Studying alternative ingredients for pet food applications
During the nutrition educational track at Petfood Forum 2018, two presentations highlighted the need for alternative pet food ingredient research.
One of Petfood Forum 2018’s educational tracks focused on nutrition, and with good reason: as pet owner demands continue to evolve, it falls to the pet food industry to ensure that dogs and cats continue to get the nutrients they need no matter what formulation said owners gravitate towards.
“Dogs and cats require nutrients, not ingredients,” said Gary Davenport, PhD, companion animal technical manager at ADM Animal Nutrition. Davenport presented on “Dried yeast: alternative protein for dogs and cats” on Tuesday, April 24 at Petfood Forum.
Industry challenges leading to search for alternative ingredients
According to Aurélie de Ratuld, PhD, R&D cat platform manager for Diana Pet Food, there are quite a few current pet food industry challenges leading the charge for alternative ingredients, some of which she mentioned in her Petfood Forum presentation, “Can non-meat palatants satisfy pets’ taste buds? Researching alternative proteins to meet industry challenges.” First of all, ingredient availability and sustainability: more pet food production is needed, and more meat, marine and vegetable raw materials must be available to meet production needs. Second of all, the ability to answer world market trends and human requirements, such as ingredient claims, ethics, transparency and animal welfare concerns, must be at the forefront of the industry’s collective mind.
Davenport presented further challenges during his session: The constant quest for the highest-quality product and competitive pressure (how can we continue to feed animal-based proteins when pets are increasingly fighting for the same food resources as humans?) have brought their own brand of scrutiny to the idea of alternative ingredients in pet foods.
Alternative protein ingredients: Going old school to satisfy new trends
What makes for an ideal alternative protein ingredient? According to Davenport, such an ingredient must be high quality, cost effective, label friendly, appealing to the consumer and in consistent supply — quite the tall order. But that, he said, is exactly where yeast comes in.
Is yeast a novel ingredient, or technically even alternative? Well, not really, said Davenport.
“Historically yeast has been used for baking, brewing, wine-making and biofuel production,” he said. But as the saying goes, “everything old is new again.”
According to Davenport’s research, dried yeast expressed on a lysine basis has the same protein quality as egg. In his study presented at Petfood Forum, cats showed a higher preference for the presented yeast diet versus the control diet; there was twice as much of the yeast diet consumed as the control. Dogs also had a higher preference for the yeast diet, selecting it 26 times versus 14 times for the control diet and producing an 11:5 ratio of dogs choosing the yeast diet on both days of the study versus the control.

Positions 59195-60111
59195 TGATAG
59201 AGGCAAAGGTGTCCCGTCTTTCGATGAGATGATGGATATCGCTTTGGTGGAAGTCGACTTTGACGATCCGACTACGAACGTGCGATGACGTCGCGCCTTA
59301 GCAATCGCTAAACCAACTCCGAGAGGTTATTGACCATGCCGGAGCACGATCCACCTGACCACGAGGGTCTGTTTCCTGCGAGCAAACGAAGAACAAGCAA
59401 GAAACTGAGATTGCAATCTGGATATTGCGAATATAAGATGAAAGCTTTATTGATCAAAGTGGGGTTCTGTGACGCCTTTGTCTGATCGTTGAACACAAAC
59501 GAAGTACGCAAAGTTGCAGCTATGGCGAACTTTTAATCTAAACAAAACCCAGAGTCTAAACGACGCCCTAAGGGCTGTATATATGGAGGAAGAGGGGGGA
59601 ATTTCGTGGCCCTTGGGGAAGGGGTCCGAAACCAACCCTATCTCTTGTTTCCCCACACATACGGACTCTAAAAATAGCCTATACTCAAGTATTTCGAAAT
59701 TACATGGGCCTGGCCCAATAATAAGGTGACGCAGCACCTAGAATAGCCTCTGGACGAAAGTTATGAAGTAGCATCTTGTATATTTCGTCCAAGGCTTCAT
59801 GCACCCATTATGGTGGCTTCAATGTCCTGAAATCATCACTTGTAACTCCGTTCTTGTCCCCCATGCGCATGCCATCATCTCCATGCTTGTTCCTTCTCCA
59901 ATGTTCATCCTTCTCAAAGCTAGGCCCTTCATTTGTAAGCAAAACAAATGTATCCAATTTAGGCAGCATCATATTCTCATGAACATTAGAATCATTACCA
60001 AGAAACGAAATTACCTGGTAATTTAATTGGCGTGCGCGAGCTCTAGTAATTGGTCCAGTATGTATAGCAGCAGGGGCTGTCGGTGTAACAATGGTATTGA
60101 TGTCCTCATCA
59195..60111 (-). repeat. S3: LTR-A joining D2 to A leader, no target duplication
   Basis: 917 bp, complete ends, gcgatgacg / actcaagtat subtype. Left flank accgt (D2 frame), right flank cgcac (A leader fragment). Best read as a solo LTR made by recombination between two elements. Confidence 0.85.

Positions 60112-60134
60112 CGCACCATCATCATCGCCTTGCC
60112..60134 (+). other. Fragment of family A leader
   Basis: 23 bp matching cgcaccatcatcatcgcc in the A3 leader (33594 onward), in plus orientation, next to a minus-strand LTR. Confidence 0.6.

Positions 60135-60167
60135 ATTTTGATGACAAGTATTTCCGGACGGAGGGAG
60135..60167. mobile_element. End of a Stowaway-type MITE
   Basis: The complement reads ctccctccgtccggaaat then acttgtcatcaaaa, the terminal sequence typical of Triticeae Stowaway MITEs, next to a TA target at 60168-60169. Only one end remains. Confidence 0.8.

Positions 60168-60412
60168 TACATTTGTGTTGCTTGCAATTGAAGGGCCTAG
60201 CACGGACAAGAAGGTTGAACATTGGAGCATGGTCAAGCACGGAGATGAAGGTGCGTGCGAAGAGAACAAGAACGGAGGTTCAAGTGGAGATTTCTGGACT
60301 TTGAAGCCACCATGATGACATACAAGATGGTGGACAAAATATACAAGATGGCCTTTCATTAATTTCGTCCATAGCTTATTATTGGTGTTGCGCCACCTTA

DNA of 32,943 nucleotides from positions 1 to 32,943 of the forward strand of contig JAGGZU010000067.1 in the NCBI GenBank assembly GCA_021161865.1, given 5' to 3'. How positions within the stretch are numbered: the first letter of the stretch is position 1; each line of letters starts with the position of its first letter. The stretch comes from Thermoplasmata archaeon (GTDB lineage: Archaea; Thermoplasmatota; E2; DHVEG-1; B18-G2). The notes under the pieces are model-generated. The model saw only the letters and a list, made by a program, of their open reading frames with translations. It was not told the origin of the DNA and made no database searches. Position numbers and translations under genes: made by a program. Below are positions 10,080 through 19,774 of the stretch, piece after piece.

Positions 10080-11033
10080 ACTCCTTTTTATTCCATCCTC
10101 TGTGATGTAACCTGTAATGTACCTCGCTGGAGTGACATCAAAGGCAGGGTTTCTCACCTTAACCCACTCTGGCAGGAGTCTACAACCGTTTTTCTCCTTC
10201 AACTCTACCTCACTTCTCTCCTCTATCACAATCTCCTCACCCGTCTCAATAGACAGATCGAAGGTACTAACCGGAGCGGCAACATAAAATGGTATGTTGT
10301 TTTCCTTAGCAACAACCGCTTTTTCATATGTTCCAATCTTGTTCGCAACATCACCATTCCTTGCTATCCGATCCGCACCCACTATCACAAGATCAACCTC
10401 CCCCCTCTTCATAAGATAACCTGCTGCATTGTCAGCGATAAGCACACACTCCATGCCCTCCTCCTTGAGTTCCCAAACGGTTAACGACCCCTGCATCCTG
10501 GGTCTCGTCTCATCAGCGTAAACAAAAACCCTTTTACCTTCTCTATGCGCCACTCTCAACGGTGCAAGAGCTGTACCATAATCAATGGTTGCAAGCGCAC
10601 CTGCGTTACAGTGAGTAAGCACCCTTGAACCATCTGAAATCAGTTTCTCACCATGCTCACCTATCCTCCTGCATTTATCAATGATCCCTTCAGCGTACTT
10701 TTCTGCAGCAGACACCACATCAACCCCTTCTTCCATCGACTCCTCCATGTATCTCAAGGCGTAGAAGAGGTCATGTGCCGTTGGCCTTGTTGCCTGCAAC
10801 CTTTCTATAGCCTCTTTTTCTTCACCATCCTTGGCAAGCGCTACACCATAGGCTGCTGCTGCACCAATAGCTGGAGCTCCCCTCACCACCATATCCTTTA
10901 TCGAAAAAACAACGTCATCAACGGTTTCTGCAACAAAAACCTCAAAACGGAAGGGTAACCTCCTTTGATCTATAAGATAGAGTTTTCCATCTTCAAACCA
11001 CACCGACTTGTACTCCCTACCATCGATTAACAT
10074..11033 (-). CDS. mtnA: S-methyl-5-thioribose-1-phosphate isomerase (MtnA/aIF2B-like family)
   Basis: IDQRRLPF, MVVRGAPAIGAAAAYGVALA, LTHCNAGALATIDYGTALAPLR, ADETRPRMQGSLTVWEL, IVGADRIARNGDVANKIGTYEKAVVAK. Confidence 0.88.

Yeast, said Davenport, has demonstrated nutrition suitability: it’s a high-quality protein with balanced essential amino acids, low fat and ash contents, high palatability and digestibility, and no known anti-nutritional factors. Formulation-wise, it’s label friendly and a complementary protein with an economical advantage. According to Davenport, it’s the ideal protein source for both pet food and treats, weight control and senior formulas, large breed puppy formulas, and cat formulas of all life stages.
“A product such as dried yeast does fit that niche for something new, something different, as a protein source,” he said.
Non-meat palatants as alternative ingredients
Why could non-meat palatants make life easier for pet food manufacturers? According to de Ratuld, a palatant’s first role is to deliver sensory performance, not provide animal protein, so a substitution is easier than it may seem. Non-meat palatants, she said, can stimulate a pet’s appetite while solving many of the industry’s challenges.
“Animal-based foods are more resource-intensive than plant-based foods,” she said. “The average conversion rate is 4.9 plant proteins for every 1 animal protein.” And as palatants are historically made from livestock byproducts, growing and harvesting a plant instead of feeding an animal and then transforming the resulting byproducts simplifies the process.
In a study de Ratuld presented as part of her research at Petfood Forum, 27 cats had a 66 percent preference ratio towards plant-based palatants. Another 120 cats had a ratio of 33–66 percent, and 70 had a ratio under 33 percent. What does that data mean? According to de Ratuld, it means “a high level of palatability can be achieved without animal proteins, when appropriate.”
And innovative alternative sources of proteins, such as algae, can “please” pets, depending on application (e.g., dry or wet) and species (cat or dog), she said.
Going forward: the future of alternative pet food ingredients
Pet humanization is here to stay, and that means the tides of pet food will constantly shift in order to meet the needs of pet owners and the animals they care for. As acceptance of historically mainstream ingredients flows with those tides, it is incumbent upon manufacturers to continue the search for alternative answers — even if it means looking to history or less obvious avenues for insight.